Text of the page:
Ruth Frances and James Douglas
Red Card Theatre
Just Festival at Central Hall

Descent Credit: Image by Red Card Theatre

For those who like their theatre challenging and thought-provoking then Red Card Theatre’s Denial Trilogy should fit these requirements.

Inspired by a visit to Auschwitz in 2005, the trilogy comprises Denial, Descent and Dark Lantern, each holding a cracked mirror to some of the less pleasant aspects of human behaviour.

The plays are also part of the Just Festival at Central Hall off Lothian Road; a venue away from the melee around the Royal Mile but that is no bad thing. Built by the Methodist Church at the turn of the 20th century, this is a light, airy space which contrasts dramatically with the plays’ subject matter, but which also encourages reflection.

Descent is simply staged: swathed in black and with a couple of wooden chairs. Veronika’s story emerges; she has been instructed to pack one suitcase with her most valuable possessions and faces an uncertain journey. But what to choose?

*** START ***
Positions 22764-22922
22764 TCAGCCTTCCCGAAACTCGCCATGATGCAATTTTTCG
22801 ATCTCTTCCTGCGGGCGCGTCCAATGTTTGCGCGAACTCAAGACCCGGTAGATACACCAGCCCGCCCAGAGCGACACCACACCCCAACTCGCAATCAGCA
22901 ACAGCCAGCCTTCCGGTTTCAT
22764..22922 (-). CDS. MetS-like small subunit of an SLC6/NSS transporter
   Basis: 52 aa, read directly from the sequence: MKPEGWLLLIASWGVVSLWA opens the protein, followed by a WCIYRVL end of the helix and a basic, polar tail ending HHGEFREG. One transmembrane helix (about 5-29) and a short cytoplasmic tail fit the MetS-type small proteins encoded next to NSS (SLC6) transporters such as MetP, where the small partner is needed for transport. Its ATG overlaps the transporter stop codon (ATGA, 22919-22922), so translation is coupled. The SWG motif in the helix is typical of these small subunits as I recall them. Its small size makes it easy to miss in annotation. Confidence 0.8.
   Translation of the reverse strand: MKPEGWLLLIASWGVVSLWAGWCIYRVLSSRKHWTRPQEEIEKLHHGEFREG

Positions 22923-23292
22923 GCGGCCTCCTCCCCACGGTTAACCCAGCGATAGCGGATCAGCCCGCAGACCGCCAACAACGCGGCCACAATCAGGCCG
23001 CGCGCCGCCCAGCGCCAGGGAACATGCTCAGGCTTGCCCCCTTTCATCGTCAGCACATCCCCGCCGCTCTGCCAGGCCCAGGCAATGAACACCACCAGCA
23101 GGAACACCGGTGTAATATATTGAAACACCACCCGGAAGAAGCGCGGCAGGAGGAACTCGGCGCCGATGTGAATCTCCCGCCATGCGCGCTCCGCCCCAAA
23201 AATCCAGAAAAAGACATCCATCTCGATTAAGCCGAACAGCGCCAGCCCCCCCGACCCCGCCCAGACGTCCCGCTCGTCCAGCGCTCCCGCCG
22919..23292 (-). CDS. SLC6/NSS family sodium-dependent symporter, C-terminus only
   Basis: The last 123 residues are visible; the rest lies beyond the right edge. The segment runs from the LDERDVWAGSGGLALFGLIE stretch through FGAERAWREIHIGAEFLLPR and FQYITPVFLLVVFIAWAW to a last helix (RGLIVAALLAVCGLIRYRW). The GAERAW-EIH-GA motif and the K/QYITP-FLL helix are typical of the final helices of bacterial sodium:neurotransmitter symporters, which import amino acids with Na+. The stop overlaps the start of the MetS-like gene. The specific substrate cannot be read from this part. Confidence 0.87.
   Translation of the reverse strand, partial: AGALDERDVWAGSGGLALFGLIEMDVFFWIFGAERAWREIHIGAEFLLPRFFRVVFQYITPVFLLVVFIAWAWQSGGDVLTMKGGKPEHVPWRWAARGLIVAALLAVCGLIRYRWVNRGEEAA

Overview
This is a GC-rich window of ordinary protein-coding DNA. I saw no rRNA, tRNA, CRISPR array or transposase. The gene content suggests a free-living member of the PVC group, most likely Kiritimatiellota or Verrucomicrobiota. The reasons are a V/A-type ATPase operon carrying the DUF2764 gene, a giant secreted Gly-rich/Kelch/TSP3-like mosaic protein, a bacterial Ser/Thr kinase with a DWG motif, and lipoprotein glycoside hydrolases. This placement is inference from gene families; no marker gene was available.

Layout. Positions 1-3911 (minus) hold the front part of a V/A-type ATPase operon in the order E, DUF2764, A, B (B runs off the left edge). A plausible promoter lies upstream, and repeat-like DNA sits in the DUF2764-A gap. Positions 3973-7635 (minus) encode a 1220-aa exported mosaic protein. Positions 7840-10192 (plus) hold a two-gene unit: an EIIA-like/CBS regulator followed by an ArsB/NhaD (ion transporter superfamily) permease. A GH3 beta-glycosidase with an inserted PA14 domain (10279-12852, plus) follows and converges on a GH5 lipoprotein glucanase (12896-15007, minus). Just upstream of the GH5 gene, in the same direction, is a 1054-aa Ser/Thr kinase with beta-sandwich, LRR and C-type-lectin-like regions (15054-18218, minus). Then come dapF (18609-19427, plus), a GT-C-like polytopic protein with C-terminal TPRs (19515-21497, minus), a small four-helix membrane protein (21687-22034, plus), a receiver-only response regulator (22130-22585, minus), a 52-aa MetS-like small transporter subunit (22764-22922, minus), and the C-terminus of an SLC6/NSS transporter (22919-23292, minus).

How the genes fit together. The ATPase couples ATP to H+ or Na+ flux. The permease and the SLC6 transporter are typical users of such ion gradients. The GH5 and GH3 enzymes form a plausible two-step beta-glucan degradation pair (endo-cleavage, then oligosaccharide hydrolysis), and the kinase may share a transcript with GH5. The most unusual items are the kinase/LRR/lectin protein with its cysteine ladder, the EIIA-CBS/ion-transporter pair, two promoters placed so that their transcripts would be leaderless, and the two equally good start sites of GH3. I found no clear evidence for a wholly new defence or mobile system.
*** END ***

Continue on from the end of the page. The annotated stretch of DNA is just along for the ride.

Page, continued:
We know this was the situation faced by millions of Jews in Europe over seventy years ago but her experiences can easily be compared with today’s headlines: displaced people facing a ‘choice’ between stay and die or flee and suffer the same fate in a strange country.

It is an effective (if commonly used) device to use objects to trigger memories and Descent relies on this, albeit the objects' use is not overpowering. Veronika (Ruth Urquhart) effectively paints a picture of a family in disintegration, their faith now a burden rather than a blessing.

Although the monologue occasionally lapses into telling followed by showing, overall the script allows the actor to successfully portray different characters through slight changes in physicality and voice. We are now very much aware of the horrors of the ghetto and terrifying onward transportation of communities to concentration camps and it is to the company’s credit this piece retains some ambiguity surrounding Veronika.

Good theatre can help us make sense of the world, to question ourselves and encourage further debate. Descent certainly widens the current debate on oppression and migration and deserves a larger audience than was achieved at this opening performance.

Reviewer: Sally Jack

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